Pays Cathare or the Noble Ruins Remembering the Cathar Heresy


Chateaux de Lastours. Pays Cathare, Languedoc, France.

Chateaux de Lastours. Pays Cathare, Languedoc, France.

The whole land was filled with blood, castles were taken by storm, villages were lying in ruins, bonfires were blazing everywhere burning hundreds of people, the population was almost destroyed by the Crusader army led by Simon de Montfort hired by the pope. Did you think it happened somewhere in Palestine? No. It was Languedoc, France, which 800 years ago was named Occitania or Pays Cathare and belonged to the Cathars, people who dared to think about Jesus Christ in their own way, not according to the pope’s way. The head of the Catholic Church declared this doctrine to be the Cathar heresy and tested in Occitania a new method of getting rid of unwanted people—burning them at the stake—which would later became known as the Holy Inquisition.

Why burn people? Why not just kill them with well proven methods? Because their graves and memorial stones could remain and become places of worship for new heretics. Instead, nothing but ashes would be left after a fire. However, the pope was wrong. Memorial stones on the fields of mass burnings of Cathars in Languedoc were established, and today, we will stand near one of them at the foot of the famous ruins of the Cathar castle, Chateau de Montsegur.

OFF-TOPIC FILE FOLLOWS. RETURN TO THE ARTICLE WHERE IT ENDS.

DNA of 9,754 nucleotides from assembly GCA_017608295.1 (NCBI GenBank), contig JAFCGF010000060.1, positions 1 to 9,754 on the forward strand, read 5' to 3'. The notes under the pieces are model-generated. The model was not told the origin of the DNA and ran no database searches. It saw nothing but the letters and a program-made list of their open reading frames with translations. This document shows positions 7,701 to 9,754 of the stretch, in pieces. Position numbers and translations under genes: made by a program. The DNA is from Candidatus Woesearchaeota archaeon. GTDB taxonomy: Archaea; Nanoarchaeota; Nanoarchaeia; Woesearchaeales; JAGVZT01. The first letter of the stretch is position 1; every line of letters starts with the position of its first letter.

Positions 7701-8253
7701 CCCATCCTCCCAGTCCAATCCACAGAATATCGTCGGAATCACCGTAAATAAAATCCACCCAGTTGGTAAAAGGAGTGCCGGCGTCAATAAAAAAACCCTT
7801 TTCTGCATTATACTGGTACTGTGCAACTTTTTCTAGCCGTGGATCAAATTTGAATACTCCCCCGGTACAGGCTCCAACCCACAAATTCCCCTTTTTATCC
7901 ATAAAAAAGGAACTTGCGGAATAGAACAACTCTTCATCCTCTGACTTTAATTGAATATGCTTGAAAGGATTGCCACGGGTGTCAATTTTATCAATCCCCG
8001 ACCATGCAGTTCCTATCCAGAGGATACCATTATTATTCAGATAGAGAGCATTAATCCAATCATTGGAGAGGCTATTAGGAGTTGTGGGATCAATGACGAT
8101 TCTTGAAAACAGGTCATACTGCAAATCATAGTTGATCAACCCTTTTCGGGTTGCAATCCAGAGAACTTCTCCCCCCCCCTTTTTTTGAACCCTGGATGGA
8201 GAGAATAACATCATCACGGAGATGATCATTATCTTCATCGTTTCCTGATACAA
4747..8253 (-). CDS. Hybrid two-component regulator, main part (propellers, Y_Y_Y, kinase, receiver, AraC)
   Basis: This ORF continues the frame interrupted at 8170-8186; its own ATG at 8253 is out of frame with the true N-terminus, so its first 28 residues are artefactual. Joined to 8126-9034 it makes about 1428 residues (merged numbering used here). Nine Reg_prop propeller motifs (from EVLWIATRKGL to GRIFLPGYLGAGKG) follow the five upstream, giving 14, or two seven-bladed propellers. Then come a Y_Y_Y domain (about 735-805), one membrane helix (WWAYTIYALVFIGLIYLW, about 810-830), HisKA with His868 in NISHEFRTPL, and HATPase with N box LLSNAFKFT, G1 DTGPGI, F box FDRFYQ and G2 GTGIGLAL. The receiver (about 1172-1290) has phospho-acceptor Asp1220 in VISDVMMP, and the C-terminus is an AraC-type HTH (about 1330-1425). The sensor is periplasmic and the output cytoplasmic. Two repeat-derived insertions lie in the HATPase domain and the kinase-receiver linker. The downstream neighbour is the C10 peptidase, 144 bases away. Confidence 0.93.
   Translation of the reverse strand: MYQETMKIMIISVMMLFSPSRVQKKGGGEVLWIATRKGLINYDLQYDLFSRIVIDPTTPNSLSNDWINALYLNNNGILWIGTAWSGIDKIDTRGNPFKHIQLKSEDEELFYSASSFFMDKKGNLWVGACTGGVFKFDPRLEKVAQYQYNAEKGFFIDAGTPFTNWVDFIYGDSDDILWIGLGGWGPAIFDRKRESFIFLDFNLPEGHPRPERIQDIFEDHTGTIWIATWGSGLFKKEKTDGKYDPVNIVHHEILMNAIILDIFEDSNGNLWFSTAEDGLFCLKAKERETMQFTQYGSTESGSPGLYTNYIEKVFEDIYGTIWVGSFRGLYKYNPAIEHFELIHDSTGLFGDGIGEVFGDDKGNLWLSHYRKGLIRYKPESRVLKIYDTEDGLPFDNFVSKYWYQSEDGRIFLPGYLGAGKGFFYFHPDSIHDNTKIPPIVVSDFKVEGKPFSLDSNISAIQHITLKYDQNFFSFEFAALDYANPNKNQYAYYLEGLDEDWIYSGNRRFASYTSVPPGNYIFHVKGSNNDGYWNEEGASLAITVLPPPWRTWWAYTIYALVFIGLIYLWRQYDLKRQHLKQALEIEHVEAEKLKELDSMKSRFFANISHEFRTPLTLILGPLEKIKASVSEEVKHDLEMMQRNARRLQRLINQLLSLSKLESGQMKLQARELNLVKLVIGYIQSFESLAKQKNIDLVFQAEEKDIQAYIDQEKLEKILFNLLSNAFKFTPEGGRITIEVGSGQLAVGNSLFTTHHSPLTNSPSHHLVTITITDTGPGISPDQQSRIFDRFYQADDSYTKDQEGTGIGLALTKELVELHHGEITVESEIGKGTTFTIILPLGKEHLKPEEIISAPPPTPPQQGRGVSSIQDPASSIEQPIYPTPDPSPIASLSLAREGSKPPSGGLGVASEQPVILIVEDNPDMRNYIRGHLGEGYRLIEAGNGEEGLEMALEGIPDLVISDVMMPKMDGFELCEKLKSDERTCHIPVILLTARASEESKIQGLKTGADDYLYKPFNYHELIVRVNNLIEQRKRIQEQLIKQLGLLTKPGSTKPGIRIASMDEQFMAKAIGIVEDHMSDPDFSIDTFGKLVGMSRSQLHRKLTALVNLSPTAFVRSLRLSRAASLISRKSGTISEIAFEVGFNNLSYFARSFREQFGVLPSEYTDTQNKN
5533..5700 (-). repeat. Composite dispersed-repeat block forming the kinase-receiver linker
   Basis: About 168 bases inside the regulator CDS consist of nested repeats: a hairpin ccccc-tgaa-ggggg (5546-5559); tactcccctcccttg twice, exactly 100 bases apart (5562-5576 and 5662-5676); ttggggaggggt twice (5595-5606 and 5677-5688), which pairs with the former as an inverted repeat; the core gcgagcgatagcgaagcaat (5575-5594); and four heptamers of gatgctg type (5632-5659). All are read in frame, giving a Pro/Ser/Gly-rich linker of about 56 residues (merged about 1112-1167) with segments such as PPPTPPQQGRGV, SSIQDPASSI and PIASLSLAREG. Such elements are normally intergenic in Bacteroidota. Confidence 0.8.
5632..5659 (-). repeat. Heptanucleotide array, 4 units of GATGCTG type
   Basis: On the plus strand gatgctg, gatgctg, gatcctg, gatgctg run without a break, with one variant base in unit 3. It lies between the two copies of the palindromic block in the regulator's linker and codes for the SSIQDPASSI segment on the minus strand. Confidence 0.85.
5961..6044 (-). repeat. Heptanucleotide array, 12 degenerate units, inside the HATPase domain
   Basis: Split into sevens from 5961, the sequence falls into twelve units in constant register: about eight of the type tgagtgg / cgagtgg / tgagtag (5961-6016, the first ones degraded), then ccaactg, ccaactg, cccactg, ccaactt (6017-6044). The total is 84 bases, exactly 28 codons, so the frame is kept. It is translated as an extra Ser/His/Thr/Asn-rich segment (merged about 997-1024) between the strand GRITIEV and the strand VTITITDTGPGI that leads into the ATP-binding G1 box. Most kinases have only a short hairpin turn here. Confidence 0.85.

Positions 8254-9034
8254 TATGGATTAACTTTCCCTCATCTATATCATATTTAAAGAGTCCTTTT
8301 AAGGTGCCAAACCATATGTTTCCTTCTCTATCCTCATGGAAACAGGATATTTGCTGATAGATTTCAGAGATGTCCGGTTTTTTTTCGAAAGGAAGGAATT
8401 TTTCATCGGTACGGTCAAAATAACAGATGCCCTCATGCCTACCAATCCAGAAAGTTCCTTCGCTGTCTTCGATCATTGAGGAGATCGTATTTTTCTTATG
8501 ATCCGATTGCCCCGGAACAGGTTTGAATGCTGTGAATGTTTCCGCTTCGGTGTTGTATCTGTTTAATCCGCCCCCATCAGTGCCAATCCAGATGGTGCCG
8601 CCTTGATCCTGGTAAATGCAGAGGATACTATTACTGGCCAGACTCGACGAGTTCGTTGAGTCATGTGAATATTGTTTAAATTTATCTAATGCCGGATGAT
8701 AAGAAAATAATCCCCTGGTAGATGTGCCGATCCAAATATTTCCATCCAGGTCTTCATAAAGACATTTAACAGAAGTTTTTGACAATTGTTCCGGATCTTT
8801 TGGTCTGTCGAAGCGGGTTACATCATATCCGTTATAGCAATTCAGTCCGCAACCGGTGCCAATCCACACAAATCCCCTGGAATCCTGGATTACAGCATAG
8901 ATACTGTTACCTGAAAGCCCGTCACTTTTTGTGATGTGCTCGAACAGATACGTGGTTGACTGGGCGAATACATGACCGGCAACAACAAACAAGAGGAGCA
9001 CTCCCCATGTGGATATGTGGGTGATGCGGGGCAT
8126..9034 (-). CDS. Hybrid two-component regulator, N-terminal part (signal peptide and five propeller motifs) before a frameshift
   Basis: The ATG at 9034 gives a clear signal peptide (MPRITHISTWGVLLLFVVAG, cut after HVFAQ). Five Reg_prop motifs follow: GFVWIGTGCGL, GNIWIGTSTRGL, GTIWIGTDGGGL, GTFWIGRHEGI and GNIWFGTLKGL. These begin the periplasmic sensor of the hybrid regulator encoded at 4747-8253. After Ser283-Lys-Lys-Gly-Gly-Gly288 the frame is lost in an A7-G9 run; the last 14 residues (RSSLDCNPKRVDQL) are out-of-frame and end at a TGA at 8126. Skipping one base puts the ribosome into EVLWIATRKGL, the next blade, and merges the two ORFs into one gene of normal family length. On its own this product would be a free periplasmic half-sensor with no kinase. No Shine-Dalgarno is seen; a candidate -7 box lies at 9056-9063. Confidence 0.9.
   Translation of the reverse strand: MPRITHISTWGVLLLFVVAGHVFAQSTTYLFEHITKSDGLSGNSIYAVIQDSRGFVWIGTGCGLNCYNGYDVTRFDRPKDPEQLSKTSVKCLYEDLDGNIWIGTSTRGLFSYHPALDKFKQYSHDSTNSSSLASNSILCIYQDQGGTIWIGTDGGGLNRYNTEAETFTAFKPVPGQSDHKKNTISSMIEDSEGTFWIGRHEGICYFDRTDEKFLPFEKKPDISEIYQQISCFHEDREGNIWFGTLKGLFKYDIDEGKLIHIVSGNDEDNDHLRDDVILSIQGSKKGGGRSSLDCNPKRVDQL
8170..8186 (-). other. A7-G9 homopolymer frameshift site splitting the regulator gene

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Paris: Three Days of Tartare Tasting

By Irina.

Louvre Museum. Paris, France.

The Louvre

What are the most common sights of Paris? Of course, the Eiffel Tower and the Louvre, but to write about them is a little bit trivial. Of course, I’m enraptured by Venus de Milo since I have to make great efforts to emulate such an ideal of beauty and slenderness. That’s why I’ll tell you about one uncommon and delicious dish which can’t harm your figure, and which we were eating during our trip to Paris: a beef tartare.

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Montmajour Abbey and the Necklace of the Decapitated Queen

Ruins of the Montmajour Abbey, France.

Ruins of the Montmajour Abbey

Montmajour is the oldest abbey in Provence, France. Its construction started long ago in the year 948. When the mighty Roman Empire collapsed, these southern lands passed to the French Crown, and warriors and monks came to settle here.

Eight hundred years later, the last abbot of Montmajour became Cardinal de Rohan, infamous for his participation in the Queen Marie Antoinette necklace affair. This almost detective story accelerated the beginning of disorder and the further collapse of the monarchy in France. However, let’s start with the abbey, and then we’ll tell the story of the famous and vanished-without-a-trace necklace that allowed Alexandre Dumas to write his novel, “The Queen’s Necklace.”

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